It’s that time of year again. No, I don’t mean back-to-school time. I don’t even mean college football season. Of course I’m talking about the time of year when Oxford publishes its list of words added to the online dictionary.
And once again I am left sitting at my desk, head in my hands, weeping for the future of the English language. You think I’m overreacting? Tell that to the tweep with the ridic soul patch who has a hella nerve asking for a group hug. Yes, all of those words and phrases in that preceding sentence are now part of our lexicon at oxforddictionaries.com.
Let’s take them one at a time:
• Date night, n.: “A prearranged occasion on which an established couple, especially one with children, go for a night out together.” Call me crazy, but I’m pretty sure we’ve already cemented the meanings of “date” and “night.” So couldn’t we have figured out the meaning of that compound word using nothing more than our wits?
• Hackathon, n.: “An event, typically lasting several days, in which a large number of people meet to engage in collaborative computer programming.” So it’s like a dance-a-thon only easier on the feet. And less festive.
• Hella, adv.: “Extremely; a large amount.” For example, that’s a hella stupid word you’re adding to the dictionary.
• Inbox, v.: “Send a private message or an email to someone.” Fair enough. We all use it when we’re talking about our email, so I see how this should become part of the dictionary. Well played, Oxford.
• Lifecasting, n.: Defines “the practice of broadcasting a continuous live flow of video material on the Internet which documents one’s day-to-day activities.” I think we call that “Jersey Shore” and “The Kardashians” and they’re horrible. Why encourage more of the same by giving them an official word? If it’s a word or phrase you’re after, I think the more appropriate would be “train wreck.”
• Lolz, pl. n.: “Fun, laughter or amusement.” It was depressing enough when they added LOL (laugh out loud) a few years ago, especially because an entire generation of senior citizens thought it meant “lots of love.” This lead to disastrous misunderstandings, such as sympathy cards that were signed “I’m so sorry for your loss. LOL.”
• Micro pig, n.: “A pig of a very small, docile, hairless variety, sometimes kept as a pet.” Um, haven’t we successfully described that as a “small pig” for years?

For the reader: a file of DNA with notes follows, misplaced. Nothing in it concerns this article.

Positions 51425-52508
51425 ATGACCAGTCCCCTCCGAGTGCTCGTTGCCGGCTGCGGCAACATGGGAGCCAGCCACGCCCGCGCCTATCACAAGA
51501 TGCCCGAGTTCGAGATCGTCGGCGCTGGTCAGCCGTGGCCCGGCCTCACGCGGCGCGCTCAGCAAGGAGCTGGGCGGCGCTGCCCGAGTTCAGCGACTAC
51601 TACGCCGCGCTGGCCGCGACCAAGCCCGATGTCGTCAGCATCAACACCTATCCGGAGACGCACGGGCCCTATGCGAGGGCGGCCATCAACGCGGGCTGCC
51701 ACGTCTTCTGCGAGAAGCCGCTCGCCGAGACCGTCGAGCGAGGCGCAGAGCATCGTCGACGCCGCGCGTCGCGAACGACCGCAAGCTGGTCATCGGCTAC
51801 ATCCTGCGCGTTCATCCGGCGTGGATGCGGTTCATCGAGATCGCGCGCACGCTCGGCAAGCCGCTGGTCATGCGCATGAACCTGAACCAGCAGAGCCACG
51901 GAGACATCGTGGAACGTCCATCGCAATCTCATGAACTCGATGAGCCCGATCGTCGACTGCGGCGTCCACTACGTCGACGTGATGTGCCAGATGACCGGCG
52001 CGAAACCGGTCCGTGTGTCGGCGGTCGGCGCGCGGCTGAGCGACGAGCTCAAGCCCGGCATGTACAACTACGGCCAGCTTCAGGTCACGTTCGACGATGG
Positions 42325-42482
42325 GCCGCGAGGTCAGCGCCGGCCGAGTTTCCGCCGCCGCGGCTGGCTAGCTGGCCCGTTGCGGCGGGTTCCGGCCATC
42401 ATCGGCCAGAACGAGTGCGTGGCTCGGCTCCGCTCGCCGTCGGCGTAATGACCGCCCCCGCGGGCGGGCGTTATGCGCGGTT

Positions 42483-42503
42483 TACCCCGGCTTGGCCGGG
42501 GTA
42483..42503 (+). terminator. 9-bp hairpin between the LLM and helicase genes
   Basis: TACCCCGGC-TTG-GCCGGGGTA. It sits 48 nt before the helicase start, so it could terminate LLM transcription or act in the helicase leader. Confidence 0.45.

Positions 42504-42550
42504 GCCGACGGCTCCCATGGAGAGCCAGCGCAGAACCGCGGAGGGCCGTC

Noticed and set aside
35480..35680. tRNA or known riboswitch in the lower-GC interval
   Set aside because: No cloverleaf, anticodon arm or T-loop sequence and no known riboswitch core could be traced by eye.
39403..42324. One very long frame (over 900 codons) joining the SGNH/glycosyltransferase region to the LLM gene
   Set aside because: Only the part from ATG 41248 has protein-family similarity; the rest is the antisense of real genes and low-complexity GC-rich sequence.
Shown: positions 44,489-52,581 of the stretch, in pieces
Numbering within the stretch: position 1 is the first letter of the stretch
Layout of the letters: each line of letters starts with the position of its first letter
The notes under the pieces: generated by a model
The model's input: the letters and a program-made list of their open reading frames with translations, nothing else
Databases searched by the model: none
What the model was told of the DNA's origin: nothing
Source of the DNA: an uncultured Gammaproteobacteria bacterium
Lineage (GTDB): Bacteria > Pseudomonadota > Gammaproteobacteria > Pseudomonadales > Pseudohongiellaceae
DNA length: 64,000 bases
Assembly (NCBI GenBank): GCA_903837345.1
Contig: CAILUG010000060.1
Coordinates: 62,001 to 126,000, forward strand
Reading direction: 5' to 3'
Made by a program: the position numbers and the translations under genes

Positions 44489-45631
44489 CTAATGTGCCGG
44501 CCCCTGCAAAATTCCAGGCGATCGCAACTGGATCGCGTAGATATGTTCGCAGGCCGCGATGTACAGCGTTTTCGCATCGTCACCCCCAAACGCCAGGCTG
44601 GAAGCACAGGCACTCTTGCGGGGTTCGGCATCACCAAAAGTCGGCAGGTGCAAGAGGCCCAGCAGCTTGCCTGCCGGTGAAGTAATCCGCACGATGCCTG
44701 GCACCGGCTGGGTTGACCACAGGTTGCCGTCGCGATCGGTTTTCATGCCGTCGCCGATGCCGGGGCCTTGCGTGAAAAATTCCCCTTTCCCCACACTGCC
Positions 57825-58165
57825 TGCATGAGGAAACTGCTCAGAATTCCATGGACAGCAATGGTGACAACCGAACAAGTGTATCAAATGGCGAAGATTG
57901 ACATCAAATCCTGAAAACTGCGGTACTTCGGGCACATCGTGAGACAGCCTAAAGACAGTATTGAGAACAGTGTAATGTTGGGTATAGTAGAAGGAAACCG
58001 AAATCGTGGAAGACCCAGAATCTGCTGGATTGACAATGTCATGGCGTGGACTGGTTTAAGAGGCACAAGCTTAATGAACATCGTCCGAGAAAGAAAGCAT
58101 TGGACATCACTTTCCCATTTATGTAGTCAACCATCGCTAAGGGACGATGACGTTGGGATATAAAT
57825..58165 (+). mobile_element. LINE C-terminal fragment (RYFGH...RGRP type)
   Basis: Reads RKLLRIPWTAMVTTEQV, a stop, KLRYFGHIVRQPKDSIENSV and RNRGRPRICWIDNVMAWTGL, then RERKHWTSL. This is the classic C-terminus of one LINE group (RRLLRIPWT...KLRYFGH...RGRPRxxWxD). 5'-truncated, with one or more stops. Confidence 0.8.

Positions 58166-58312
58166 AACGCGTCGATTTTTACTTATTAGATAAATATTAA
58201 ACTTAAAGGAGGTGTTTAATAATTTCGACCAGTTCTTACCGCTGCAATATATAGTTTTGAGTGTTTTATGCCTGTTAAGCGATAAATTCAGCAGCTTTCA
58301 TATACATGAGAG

• Mwahahahaha, exclamation: “Used to represent laughter, especially manic or cackling laughter such as that uttered by a villainous character in a cartoon or comic strip.” I have no words.
• OH, n.: “A person’s wife, husband, or partner (used in electronic communication).” This one is wrong on many levels. First, as an Ohio native, it’s just confusing. Second, what does OH stand for? It doesn’t say in the entry. Old hag? Ornery hooligan? I’m left with more questions than answers.
• Photobomb, v.: “Spoil a photograph by suddenly appearing in the camera’s field of view as the picture is taken, typically as a prank or practical joke.” In my day, we simply called that “Cousin Jerry being a jerk again.” Now I know the appropriate word to use.
• Ridic, adj: “Ridiculous.” So let me get this straight. Instead of saying “laugh out loud” you say LOL (which is still three syllables, so you’re not making life any easier, I might point out). And instead of saying something is ridiculous, you get the first part out and just stop. Are you so apathetic that you don’t even have the energy to finish the word? Whatev.
And there are more. I just can’t bring myself to go on. You can see the entire list at oxforddictionaries.com if you can stomach it.
Why do I revere the dictionary so much that these additions make me cringe? Because my mom treated it like the Bible. Growing up, if we asked my mom what a word meant, she’d say, “Look it up in the dictionary” in her best Moses voice. It was most-used book in our home. The dictionary held all sorts of meanings, universes, ideas and helped explain the world around us. And I’m not seeing how “mwahahahaha” helps further explain the world around us.
In fact, I think it’s ridic and it makes me LOLZ.
Eileen Burmeister is a freelance writer in Winchester, Ore. She can be reached at firstname.lastname@example.org or you can follow her on Twitter at EBurmeister.